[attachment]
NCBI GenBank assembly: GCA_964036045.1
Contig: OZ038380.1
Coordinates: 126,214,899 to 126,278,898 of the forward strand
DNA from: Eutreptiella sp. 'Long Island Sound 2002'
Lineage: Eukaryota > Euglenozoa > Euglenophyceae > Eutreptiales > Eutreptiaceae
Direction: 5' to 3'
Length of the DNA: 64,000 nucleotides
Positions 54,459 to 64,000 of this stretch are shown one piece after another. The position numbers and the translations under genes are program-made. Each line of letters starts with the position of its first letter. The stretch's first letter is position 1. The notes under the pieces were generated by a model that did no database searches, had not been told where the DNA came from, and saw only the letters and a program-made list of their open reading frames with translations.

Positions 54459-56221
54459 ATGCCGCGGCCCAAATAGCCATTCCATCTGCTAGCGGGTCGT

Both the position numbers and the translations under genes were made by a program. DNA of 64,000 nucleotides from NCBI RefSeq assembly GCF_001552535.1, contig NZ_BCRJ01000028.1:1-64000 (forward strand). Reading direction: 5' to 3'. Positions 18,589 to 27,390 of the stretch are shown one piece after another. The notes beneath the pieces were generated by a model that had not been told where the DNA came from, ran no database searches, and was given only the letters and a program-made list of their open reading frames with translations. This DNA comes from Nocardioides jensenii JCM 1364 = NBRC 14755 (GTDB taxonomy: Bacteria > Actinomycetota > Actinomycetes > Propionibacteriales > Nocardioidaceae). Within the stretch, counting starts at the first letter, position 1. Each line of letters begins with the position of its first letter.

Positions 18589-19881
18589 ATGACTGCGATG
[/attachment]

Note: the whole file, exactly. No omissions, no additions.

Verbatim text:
NCBI GenBank assembly: GCA_964036045.1
Contig: OZ038380.1
Coordinates: 126,214,899 to 126,278,898 of the forward strand
DNA from: Eutreptiella sp. 'Long Island Sound 2002'
Lineage: Eukaryota > Euglenozoa > Euglenophyceae > Eutreptiales > Eutreptiaceae
Direction: 5' to 3'
Length of the DNA: 64,000 nucleotides
Positions 54,459 to 64,000 of this stretch are shown one piece after another. The position numbers and the translations under genes are program-made. Each line of letters starts with the position of its first letter. The stretch's first letter is position 1. The notes under the pieces were generated by a model that did no database searches, had not been told where the DNA came from, and saw only the letters and a program-made list of their open reading frames with translations.

Positions 54459-56221
54459 ATGCCGCGGCCCAAATAGCCATTCCATCTGCTAGCGGGTCGT

Both the position numbers and the translations under genes were made by a program. DNA of 64,000 nucleotides from NCBI RefSeq assembly GCF_001552535.1, contig NZ_BCRJ01000028.1:1-64000 (forward strand). Reading direction: 5' to 3'. Positions 18,589 to 27,390 of the stretch are shown one piece after another. The notes beneath the pieces were generated by a model that had not been told where the DNA came from, ran no database searches, and was given only the letters and a program-made list of their open reading frames with translations. This DNA comes from Nocardioides jensenii JCM 1364 = NBRC 14755 (GTDB taxonomy: Bacteria > Actinomycetota > Actinomycetes > Propionibacteriales > Nocardioidaceae). Within the stretch, counting starts at the first letter, position 1. Each line of letters begins with the position of its first letter.

Positions 18589-19881
18589 ATGACTGCGATG